Much has been written about the decline and near decimation of the American black family. It’s not too strong to say the American black family is in crisis to the point of cultural suicide.
This is not to say that there are not many individuals and families who’ve done well, made significant contributions to American culture, produced leaders, or counted many notable achievements in every field of endeavor, including a current President of the United States. But still, the black family and particularly young black males are in serious trouble.
More than one-third of black children live in poverty. Upwards of 70% of black children are born into homes with an absentee father and an unwed mother. Black men are woefully far behind white counterparts in education, which undermines their employment potential. They drop out of school at almost twice the rate of white kids. Black children are three times more likely to live in single-parent households. Black males are imprisoned at a rate six and one-half times greater than white males.
The Black unemployment rate is 89% higher than the white rate (8.7% vs. 16.5%). The high school drop out rate for blacks in some major cities is close to 50%, some up to 75%. Blacks comprise 49% of all homicide victims and 35% of state and federal prisoners. All this simply scratches the surface of a set of social indicators very low and headed lower.
Something has to be done. Yet political leaders on both sides of the partisan aisle and on both ends of the ideological spectrum really don’t have any answers, assuming they pay attention at all.
Education would help, of course, especially in an age when employment depends far more on brains than brawn. But education won’t work if the black family culture remains in shambles. There’re not enough teachers or social workers to assure black children are in school, work hard, and are fed and clothed.
Leadership is gravely needed, and it’s needed most from within the black community. Blacks are going to have to do for themselves because it is eminently apparent others are not going to do for them. Black leaders, civic, business, education, religious, political, need to join voices and efforts and help black families pull themselves up by their own bootstraps. Washington, D.C. is not going to do it and neither are state capitals--I'm not discounting how government may be helpful in reducing the impact of racism; I'm just saying there's a lot more to the story and black leaders must lead the charge.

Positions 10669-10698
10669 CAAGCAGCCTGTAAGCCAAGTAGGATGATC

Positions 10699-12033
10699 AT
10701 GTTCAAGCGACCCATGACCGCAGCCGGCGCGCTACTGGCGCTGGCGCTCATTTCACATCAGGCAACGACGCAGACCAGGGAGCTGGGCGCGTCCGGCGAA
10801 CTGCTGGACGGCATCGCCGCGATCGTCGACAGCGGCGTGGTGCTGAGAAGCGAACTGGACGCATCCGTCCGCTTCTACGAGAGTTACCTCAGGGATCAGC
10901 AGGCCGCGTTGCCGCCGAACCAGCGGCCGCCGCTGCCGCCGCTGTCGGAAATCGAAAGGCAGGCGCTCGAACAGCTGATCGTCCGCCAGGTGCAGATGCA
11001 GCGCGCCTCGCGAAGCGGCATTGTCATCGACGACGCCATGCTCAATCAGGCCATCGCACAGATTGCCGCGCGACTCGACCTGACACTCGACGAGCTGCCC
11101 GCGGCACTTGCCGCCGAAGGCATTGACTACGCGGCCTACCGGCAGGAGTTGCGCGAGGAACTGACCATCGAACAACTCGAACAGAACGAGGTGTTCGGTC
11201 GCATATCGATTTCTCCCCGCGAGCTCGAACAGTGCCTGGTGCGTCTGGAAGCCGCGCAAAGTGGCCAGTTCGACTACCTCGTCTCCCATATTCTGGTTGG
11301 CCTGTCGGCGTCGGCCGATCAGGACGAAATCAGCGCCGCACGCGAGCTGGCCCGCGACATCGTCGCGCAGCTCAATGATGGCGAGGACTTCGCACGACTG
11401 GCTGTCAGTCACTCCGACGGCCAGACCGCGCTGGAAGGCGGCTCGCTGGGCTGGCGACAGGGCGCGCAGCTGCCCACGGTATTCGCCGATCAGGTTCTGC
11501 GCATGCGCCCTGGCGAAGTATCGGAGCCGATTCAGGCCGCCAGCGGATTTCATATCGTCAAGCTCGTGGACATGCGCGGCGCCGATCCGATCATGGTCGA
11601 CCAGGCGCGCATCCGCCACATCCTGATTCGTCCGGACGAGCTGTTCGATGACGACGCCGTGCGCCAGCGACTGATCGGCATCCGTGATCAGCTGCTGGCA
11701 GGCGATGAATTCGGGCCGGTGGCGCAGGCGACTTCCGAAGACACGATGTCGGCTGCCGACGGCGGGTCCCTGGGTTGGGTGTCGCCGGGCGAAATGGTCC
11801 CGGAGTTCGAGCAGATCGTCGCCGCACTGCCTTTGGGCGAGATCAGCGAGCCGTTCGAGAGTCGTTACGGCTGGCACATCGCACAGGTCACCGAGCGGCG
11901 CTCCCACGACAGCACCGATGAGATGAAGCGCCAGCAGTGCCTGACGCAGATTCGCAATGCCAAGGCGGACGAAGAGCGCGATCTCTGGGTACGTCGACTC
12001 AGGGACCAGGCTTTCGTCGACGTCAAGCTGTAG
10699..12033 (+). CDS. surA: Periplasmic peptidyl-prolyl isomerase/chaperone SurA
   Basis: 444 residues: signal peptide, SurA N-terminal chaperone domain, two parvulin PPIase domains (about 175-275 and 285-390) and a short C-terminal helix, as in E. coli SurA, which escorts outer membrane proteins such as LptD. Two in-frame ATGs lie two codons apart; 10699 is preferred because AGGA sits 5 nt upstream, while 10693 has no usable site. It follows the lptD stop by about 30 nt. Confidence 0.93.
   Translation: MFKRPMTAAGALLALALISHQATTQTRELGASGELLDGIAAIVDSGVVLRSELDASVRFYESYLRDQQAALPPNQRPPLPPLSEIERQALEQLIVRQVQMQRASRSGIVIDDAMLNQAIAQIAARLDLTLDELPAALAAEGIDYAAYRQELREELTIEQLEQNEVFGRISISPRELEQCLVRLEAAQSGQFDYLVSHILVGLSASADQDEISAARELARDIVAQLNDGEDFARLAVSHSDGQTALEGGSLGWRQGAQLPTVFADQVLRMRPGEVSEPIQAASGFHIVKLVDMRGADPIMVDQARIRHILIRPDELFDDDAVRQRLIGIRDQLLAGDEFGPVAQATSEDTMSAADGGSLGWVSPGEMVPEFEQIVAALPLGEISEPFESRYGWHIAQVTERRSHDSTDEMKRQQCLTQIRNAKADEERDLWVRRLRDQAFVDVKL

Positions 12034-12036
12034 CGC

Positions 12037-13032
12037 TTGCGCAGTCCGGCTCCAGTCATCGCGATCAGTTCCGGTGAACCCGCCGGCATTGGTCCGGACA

What’s needed more than anything else is a spiritual revival in the black family. Politics, education, government programs, social work, all of these have their place but none can change hearts, value systems, and ultimately cultures.
If the black family is to survive and certainly if more of them are to thrive, a huge spiritual transformation must take place. They need new value systems based on who black individuals are in God’s eyes, not government’s. This can only come from religious, spiritual, and I’d say, Christian sources. Nothing else is going to work on it’s own, not even education, essential though it is.
Finally, another troubling thing about all this: the amount of time and money American churches put into international missions, which is good and appropriate, versus how little time and money is given to reaching and rescuing people across town. The black family needs the Church, red, yellow, black, and white.
© Rex M. Rogers – All Rights Reserved, 2010
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